Police Facial Recognition Is An Authoritarian And Oppressive Surveillance Tool
Police Facial Recognition Is An Authoritarian And Oppressive Surveillance Tool
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Cloud computing is one of the forces that is making the use of facial recognition technology more common
16 May, 2018, 08:46
The Met uses the technology to match people's faces against computer databases of criminals via CCTV and other cameras and they have deployed at numerous events, with very little success, according to the report, titled "Face Off: The lawless growth of facial recognition in United Kingdom policing".
The UK information commissioner, Elizabeth Denham, said that police need to demonstrate the efficacy of facial recognition technology when less intrusive methods are not available: "Should my concerns not be addressed I will consider what legal action is needed to ensure the right protections are in place for the public".
And, despite cops' insistence that it works, the report showed an average false positive rate - where the system "identifies" someone not on the list - of 91 per cent across the country.
"Firstly, the operator in the van is able to see that the person identified in the picture is clearly not the same person, and it's literally disregarded at that point", said Mr Lewis. A Met police spokesperson said that all alerts on its watch list were deleted after 30 days and faces that do not generate an alert are immediately deleted.
Technological advances in the last 20 years have rapidly increased the ability of online systems to identify individuals.
The group described this as a "chilling example of function creep" and an example of the risky effect it could have on the rights of marginalised people.
This is compounded by the fact that the commercial software used by the Met - and also South Wales Police (SWP) - has yet to be tested for demographic accuracy biases.
Both the South Wales and Met Police forces have defended the use of the technology.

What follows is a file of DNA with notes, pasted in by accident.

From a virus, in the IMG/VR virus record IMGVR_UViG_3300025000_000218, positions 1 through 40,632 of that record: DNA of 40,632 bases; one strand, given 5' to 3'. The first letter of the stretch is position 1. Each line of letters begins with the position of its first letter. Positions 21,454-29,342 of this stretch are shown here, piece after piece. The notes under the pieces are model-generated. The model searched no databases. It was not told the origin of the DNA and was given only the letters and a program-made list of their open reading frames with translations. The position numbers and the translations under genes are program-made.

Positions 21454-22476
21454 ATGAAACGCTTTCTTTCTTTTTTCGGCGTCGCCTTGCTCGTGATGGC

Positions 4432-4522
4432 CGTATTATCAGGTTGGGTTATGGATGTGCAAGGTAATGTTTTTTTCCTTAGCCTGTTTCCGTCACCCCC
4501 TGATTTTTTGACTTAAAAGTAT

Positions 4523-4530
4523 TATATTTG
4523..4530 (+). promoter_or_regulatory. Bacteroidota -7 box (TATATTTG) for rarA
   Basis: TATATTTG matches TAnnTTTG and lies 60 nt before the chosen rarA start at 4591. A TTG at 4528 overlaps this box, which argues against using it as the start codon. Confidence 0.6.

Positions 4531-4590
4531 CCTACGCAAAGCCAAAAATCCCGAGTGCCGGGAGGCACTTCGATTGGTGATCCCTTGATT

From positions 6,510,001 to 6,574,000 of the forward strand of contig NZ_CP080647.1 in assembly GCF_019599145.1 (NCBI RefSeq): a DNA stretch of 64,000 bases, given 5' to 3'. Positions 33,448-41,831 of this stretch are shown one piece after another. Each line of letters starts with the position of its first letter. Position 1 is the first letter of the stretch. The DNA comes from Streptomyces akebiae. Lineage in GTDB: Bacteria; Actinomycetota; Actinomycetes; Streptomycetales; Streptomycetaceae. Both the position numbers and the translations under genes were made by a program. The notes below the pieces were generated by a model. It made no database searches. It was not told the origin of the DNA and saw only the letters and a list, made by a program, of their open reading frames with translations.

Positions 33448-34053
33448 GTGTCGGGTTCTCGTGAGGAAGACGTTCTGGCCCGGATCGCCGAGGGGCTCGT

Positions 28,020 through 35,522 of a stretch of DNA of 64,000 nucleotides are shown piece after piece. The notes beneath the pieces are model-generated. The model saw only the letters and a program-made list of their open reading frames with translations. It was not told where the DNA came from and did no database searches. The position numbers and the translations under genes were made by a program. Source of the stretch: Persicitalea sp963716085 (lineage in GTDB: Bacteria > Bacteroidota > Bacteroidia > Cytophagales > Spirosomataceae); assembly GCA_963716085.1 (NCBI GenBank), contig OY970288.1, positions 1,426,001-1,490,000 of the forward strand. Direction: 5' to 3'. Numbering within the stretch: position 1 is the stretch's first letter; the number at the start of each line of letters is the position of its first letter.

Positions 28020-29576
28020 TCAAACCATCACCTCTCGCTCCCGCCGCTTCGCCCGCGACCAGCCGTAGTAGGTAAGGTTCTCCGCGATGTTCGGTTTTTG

The privacy group also said that: "automated facial recognition technology is now used by United Kingdom police forces without a clear legal basis, oversight or governmental strategy".
Denham says she will also consider recent reports by Civil Society, Big Brother Watch, and the Electronic Frontier Foundation.
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SWP - which has used AFR at 18 public places since it was first introduced in May 2017 - has fared only slightly better.
Two forces admitted to using the software, including the Metropolitan Police Force. The system led to 15 arrests or 0.005% of the total matches.
The SWP said that false positives were to be expected while the technology develops, but that the accuracy was improving, and added that no one had been arrested after a false match - again because of human intervention. What protections are there for people that are of no interest to the police?
The UK's independent biometrics commissioner, Paul Wiles, toldThe Independent that the technology is "not yet fit for use" judging by the figures outlined in the report.
Further details are expected in the long-awaited biometrics strategy, which is slated to appear in June.
"If we move forward on this path, these systems will mistakenly identify innocent people as criminals or terrorists and will be used by unscrupulous governments to silence unwelcome voices". This means that they remain on the system unless a person asks for them to be removed.
Police records suggest the technology is grossly unreliable, however, and authorities who continue using AFR risk potentially violating British privacy laws, according to Big Brother Watch, a nonprofit civil liberties group that released the report.
In its report, Big Brother Watch said: "Automated facial recognition cameras are biometric identification checkpoints that risk making members of the public walking ID cards".
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